It should be clear by now that automation and artificial intelligence are about to hit the enterprise in a big way. But while this transformation will be rapid, it will not happen across the entire IT stack all at once.
So where will this new computing paradigm first make its presence known in the enterprise? According to leading researchers, the most obvious candidates are the productivity applications like Enterprise Resource Planning (ERP) and Customer Relations Management (CRM) that have already subsumed much of the IT operational model, and this will effectively create a data environment that will, for the most part, manage itself in response to changing workload requirements.
Gartner’s David Cearley, for example, notes that artificial intelligence and machine learning have already shown a marked propensity to understand, learn, predict and adapt to a wide range of events, to the point that they can function autonomously even in complex environments. Backed by massive parallel processing, advanced algorithms and enormous amounts of data, these systems can actually improve their performance, and thus the processes they support, as time goes by – a complete reversal of the obsolescence that current systems face the moment they are deployed into production environments.
This will affect IT most acutely in the realm of ERP, says technology consultant Bas de Baat. In a recent post on cio.com, he points out that AI is gearing up to take on the heart and soul of day-to-day data operations, which are increasingly exceeding the human capacity for management due to the influx of vast amounts of unstructured data. AI will not only provide a more streamlined and less expensive IT footprint, it will boost the productivity of advanced analytical processes, increasingly diverse and distributed compute, storage and networking platforms and the real-time Big Data and IoT applications that are the key to competing in a digital services economy.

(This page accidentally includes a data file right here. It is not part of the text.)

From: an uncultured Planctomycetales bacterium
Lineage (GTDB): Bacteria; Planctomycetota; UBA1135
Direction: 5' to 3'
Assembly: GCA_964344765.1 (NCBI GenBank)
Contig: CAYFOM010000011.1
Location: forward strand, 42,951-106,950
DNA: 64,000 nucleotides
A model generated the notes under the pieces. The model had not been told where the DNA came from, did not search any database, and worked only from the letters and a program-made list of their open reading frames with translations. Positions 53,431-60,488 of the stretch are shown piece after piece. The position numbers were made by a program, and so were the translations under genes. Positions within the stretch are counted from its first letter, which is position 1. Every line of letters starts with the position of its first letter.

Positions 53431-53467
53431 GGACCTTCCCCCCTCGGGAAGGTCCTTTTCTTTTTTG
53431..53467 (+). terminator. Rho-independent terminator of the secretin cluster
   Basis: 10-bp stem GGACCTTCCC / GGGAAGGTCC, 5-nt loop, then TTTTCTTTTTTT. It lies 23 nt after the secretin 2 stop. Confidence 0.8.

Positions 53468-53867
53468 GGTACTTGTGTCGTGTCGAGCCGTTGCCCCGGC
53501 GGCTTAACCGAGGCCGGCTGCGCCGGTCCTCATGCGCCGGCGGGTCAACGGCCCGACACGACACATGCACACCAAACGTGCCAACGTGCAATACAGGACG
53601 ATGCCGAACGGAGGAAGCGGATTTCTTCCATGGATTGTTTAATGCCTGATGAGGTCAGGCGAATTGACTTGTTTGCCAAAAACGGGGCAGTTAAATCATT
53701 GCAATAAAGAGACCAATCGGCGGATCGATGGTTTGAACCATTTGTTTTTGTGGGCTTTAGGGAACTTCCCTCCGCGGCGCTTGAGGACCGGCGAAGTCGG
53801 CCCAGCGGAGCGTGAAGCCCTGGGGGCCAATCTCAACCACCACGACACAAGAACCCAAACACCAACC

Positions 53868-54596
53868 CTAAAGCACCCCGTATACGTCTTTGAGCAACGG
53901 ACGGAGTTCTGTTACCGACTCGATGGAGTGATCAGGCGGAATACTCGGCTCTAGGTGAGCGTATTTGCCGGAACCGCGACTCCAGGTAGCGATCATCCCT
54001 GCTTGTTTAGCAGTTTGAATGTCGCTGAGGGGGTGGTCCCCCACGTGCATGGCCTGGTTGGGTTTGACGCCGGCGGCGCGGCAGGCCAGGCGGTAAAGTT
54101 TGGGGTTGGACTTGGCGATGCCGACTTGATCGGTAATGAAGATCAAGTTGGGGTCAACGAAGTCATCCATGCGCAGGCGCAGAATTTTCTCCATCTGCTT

This trend will accelerate as the enterprise migrates more of these operational and analytic workloads to the cloud. Microsoft just launched an AI-infused Dynamics 365 platform on the Azure cloud that supports functions ranging from sales automation and customer service to manufacturing and supply chain execution. Tech Times’ Chris Loterina says the launch is a direct challenge to SaaS providers like Salesforce that have been adding intelligent capabilities to their platforms as a means of improving business agility and flexibility among their enterprise customers. Microsoft’s solution is said to be backed by the recent acquisitions of AI developers MetaMind and RelateIQ, and will feature dozens of new applications for finance and other vertical industries.
Smaller providers are also turning to AI as a means for boosting their productivity service offerings. Utah-based TECHeGO recently announced the Hoist ERP solutions marketplace powered by intelligent API automation technology from DreamFactory. The offering will allow clients to pick and choose the specific applications that can best augment their resource provisioning and management processes and then take advantage of the platform’s ability to incorporate new user, connectivity and data patterns to improve performance through normal operations. A key advantage is DreamFactory’s ability to automatically generate system-wide APIs as changes to the application environment emerge.
AI, machine learning and other aspects of next-generation automation certainly have the ability to take over many of the functions currently performed by the IT workforce. But as any technology expert will tell you, deploying new solutions simply as a means to cut the payroll is not likely to produce the full return on the investment. Rather, the real gains come from automation’s ability to enhance the value of knowledge workers by making them more productive and tying their activities directly to revenue-generating functions.
Let machines handle the repetitive, boring tasks, while human minds focus on creative solutions to core business processes.
Arthur Cole writes about infrastructure for IT Business Edge. Cole has been covering the high-tech media and computing industries for more than 20 years, having served as editor of TV Technology, Video Technology News, Internet News and Multimedia Weekly. His contributions have appeared in Communications Today and Enterprise Networking Planet and as web content for numerous high-tech clients like TwinStrata and Carpathia. Follow Art on Twitter @acole602.